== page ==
In another poem, “Nucleation,” Mao asks:
What if we fail? What if we are failures at love?
This powerful potential for loss and sadness is at the heart of that poem, just as it is at the heart of today’s. But embedded in today’s poem is some kind of answer to these two questions, and to the question that opens Mao’s work above:
What then to live for?
If, counting the lines of today’s poem, you count eleven lines down from the top, or eleven lines up from the bottom, you might find two lines that serve as a tender, almost kind, declarative statement. They are sandwiched between equal weights of today’s work — weights that remind us of disappointment and triviality, weights that remind us of the accumulation of our feelings, how they become our “whole composition,” our “oeuvre of sorrow.” These are those lines:
What sweetness touches you now, you must thank if you notice.
I find it so remarkable — so beautiful, even — that these lines appear exactly in the middle of today’s poem. That they are placed, literally, at the heart of Mao’s work. And I find it beautiful, too, that they are simple. That they exist even after an acknowledgement of the way in which what we notice can be disappointing, the way in which what we hope will nourish us can sometimes fail to nourish us. That they exist before Mao writes that our emotions, sometimes, can feel like “debris,” that all we want is to be free from them. And so, embedded in equal distances from both the onset and end of this poem is this tender reminder to notice and to thank. To acknowledge sweetness — just sweetness — when it touches you.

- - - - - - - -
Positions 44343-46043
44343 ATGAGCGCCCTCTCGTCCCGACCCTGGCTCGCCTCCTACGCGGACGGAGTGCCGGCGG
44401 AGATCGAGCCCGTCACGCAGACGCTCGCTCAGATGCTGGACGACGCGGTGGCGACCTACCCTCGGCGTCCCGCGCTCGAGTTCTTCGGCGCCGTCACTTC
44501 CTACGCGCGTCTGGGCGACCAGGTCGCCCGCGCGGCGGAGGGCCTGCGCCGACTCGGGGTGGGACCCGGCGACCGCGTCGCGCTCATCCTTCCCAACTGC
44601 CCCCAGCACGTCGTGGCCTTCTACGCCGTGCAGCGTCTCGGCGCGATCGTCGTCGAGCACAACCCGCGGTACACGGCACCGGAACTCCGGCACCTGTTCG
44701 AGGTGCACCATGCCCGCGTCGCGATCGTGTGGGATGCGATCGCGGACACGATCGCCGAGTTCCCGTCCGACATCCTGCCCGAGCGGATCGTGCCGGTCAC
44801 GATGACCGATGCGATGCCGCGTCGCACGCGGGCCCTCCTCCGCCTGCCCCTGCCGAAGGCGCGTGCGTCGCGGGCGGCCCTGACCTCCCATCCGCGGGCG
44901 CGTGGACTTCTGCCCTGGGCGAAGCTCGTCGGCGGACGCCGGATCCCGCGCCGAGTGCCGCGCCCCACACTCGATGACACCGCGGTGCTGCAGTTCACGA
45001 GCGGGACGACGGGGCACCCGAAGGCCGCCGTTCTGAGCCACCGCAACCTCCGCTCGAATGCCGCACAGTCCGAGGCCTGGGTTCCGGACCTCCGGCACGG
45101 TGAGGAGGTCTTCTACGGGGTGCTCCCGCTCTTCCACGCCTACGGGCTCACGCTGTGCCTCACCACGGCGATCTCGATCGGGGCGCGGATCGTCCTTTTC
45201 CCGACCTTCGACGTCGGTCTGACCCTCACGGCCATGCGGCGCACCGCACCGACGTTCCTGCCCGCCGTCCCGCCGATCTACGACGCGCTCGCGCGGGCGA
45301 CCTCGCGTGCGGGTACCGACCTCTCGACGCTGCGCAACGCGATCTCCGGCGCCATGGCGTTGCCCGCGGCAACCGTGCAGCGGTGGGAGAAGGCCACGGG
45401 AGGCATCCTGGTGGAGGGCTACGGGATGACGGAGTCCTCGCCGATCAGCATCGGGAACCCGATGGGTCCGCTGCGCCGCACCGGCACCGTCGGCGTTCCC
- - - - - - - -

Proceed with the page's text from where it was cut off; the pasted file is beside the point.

As I was reading and thinking about this poem, I was also prepping a few lessons about one of the next books for one of my classes — Mary Shelley’s Frankenstein, which I have not read in a long time. As a side note, it is one of the great joys of teaching to re-read something you are planning to teach and think to yourself: oh, yeah, this book fucking rules. That’s how I feel about Frankenstein — it’s gothic and romantic, yes, but also just so sensitive and moody and front-and-back-lit by beauty.
At one point in the novel, when Frankenstein finally meets his creation bounding across the Alps and attempts to confront and even kill him, the creature — who is this overwhelmingly tender force of sorrow and sensitivity — says:
Life, although it may only be an accumulation of anguish, is dear to me, and I will defend it.